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Hydrogen Production: State of Technology


Presently, hydrogen is for ~50% produced by steam reforming of natural gas – a process leading to significant emissions of greenhouse gas (GHG). About 30% is produced from oil/naphtha reforming and from refinery/chemical industry off-gases. The remaining capacity is covered for 18% from coal gasification, 3.9% from water electrolysis and 0.1% from other sources. In the foreseen future hydrogen economy, green hydrogen production methods will need to supply hydrogen to be used directly as fuel or to generate synthetic fuels, to produce ammonia and other fertilizers (viz. urea), to upgrade heavy oils (like oil sands), and to produce other chemicals. There are several ways to produce H2, each with limitations and potential, such as steam reforming, electrolysis, thermal and thermo-chemical water splitting, dark and photonic fermentation; gasification, and catalytic decomposition of methanol. The paper reviews the fundamentals and potential of these alternative process routes. Both thermo-chemical water splitting and fermentation are marked as having a long term but high "green" potential.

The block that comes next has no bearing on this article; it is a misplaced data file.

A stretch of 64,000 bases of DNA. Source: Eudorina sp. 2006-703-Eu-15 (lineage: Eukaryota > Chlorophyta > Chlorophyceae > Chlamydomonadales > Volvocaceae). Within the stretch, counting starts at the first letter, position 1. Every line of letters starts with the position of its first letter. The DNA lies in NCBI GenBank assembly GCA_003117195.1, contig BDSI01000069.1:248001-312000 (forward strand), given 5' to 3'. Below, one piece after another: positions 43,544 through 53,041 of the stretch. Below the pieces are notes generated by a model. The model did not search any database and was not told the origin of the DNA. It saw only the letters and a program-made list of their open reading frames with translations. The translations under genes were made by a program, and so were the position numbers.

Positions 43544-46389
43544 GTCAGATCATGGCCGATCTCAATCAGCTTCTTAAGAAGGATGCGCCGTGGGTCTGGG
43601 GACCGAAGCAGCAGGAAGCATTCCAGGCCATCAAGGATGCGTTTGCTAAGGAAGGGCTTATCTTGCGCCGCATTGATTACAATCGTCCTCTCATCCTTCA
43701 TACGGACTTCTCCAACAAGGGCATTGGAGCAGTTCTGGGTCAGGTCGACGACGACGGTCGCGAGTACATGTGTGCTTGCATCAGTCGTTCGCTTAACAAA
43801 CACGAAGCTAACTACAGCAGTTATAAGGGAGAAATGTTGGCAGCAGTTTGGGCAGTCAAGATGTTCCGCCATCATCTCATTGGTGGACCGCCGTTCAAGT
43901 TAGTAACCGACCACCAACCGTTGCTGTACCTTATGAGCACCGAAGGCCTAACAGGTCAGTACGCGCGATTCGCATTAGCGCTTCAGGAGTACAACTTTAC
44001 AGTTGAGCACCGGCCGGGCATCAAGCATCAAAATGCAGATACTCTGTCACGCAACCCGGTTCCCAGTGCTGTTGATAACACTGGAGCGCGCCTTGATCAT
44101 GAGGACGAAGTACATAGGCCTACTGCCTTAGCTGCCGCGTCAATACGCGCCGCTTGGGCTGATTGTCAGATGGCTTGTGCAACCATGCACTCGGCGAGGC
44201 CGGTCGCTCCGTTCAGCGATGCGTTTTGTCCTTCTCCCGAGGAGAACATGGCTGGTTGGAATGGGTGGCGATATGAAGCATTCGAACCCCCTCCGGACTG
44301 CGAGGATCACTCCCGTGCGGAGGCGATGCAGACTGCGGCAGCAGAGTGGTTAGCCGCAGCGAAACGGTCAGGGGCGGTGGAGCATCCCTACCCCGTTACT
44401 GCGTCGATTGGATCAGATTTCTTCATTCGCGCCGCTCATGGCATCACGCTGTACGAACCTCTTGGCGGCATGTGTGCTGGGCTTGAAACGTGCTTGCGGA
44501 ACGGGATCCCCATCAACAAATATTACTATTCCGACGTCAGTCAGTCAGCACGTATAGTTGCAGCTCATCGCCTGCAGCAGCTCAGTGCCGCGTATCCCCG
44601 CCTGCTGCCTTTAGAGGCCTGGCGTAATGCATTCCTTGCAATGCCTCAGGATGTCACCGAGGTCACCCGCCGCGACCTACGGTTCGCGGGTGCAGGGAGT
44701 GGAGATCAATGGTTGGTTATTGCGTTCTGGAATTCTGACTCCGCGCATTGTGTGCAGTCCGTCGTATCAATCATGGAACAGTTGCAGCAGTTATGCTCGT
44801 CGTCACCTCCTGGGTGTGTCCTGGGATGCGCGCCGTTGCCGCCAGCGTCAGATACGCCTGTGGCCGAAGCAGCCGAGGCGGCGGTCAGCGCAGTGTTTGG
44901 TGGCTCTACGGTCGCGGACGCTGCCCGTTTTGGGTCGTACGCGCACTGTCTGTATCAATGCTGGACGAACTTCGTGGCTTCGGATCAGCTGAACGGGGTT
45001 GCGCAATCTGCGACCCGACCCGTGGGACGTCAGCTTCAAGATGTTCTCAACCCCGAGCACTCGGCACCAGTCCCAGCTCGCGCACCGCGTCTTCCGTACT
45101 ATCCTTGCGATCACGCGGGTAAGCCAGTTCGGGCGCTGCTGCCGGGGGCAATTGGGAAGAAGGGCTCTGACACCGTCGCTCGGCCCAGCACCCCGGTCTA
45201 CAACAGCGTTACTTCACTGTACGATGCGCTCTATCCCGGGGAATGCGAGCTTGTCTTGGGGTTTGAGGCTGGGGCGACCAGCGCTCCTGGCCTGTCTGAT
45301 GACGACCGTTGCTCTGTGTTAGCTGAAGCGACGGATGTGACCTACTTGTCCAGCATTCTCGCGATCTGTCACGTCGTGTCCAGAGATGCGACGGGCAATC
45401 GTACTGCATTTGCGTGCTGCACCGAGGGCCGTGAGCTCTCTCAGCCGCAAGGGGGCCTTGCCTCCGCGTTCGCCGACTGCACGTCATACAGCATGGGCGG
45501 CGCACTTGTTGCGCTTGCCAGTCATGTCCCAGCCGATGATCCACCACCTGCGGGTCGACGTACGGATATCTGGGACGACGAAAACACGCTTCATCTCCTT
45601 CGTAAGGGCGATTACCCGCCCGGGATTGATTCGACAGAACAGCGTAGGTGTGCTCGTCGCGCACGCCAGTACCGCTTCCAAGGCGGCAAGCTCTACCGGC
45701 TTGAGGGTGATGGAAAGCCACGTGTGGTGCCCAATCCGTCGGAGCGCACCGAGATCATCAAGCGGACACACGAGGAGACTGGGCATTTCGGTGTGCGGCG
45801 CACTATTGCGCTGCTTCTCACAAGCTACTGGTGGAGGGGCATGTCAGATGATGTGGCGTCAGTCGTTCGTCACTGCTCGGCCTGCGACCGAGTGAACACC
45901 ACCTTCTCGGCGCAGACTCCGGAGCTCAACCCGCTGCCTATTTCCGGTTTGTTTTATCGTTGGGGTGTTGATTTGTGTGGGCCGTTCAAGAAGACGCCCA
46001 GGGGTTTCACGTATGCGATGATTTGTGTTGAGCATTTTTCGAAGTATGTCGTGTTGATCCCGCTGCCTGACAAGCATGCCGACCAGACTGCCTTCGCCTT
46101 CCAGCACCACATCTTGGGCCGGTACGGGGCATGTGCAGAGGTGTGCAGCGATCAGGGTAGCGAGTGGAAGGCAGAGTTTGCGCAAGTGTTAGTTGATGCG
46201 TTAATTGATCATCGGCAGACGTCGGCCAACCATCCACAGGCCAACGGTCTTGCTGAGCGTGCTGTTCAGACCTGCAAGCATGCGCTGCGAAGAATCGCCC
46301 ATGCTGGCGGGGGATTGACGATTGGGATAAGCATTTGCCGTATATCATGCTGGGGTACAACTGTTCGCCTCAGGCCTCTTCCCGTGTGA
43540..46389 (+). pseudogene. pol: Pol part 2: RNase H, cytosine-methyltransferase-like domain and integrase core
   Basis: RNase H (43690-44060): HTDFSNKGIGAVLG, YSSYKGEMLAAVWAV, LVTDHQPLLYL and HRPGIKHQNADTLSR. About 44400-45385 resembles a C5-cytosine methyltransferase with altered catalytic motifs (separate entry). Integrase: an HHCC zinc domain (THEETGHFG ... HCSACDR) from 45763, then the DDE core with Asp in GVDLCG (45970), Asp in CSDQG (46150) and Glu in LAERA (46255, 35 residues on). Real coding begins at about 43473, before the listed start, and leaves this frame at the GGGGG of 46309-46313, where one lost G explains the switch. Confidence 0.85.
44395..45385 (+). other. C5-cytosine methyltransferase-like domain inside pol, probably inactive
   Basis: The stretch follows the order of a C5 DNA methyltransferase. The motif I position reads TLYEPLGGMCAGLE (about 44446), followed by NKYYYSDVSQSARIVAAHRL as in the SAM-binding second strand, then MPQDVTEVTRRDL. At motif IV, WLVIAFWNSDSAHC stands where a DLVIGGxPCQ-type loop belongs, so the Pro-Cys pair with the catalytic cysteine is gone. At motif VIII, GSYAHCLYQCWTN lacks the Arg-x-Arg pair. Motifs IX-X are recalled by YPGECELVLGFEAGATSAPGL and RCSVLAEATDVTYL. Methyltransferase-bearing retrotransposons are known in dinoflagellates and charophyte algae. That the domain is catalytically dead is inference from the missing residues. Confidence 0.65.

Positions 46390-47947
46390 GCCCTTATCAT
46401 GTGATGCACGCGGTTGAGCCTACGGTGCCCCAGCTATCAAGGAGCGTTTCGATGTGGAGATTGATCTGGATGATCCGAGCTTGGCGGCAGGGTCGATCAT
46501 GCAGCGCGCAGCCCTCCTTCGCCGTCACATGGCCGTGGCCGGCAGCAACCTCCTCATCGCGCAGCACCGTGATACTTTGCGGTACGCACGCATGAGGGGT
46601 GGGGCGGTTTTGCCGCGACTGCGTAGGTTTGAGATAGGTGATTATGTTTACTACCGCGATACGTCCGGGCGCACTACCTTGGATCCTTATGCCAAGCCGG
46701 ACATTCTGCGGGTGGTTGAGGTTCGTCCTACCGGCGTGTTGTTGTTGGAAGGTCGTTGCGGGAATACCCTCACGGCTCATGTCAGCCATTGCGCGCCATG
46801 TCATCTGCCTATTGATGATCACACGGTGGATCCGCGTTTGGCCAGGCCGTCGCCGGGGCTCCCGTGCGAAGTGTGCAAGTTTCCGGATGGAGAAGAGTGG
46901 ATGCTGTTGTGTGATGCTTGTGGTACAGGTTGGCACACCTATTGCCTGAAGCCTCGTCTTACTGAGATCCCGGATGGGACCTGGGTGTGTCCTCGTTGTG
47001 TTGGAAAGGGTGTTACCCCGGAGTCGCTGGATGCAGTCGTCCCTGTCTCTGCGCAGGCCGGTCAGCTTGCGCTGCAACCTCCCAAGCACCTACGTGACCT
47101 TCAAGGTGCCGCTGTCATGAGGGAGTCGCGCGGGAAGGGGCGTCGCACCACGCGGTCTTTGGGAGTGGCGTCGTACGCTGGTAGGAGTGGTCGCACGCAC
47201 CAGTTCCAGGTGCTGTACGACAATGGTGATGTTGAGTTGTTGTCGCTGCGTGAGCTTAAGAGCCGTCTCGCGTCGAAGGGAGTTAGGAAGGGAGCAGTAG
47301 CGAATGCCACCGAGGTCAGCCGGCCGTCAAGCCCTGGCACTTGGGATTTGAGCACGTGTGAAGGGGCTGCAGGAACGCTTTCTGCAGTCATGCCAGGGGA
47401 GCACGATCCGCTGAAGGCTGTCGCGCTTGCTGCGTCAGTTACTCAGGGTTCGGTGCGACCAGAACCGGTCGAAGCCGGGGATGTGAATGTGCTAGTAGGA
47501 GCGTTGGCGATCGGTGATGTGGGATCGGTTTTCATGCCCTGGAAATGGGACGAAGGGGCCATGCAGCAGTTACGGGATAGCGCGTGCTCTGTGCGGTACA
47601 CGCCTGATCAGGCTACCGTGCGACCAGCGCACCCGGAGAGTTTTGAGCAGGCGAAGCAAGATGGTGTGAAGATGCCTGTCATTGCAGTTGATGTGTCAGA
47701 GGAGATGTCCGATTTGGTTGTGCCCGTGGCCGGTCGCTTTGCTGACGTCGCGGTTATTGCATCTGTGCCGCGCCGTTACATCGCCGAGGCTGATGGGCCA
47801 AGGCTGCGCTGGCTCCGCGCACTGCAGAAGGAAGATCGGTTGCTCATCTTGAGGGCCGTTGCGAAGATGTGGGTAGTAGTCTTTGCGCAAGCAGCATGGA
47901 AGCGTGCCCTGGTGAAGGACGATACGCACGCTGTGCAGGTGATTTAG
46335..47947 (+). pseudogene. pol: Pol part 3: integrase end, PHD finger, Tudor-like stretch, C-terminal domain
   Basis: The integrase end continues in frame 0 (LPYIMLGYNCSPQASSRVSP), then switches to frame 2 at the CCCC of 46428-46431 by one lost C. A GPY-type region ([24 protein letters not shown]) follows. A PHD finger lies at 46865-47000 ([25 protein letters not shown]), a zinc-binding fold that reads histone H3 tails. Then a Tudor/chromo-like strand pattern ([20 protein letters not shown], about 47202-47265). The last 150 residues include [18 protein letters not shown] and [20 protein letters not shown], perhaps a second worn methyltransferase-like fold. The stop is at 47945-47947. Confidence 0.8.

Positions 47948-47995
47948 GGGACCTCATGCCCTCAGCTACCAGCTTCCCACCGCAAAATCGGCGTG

Related subjects: Production & Supply Chain

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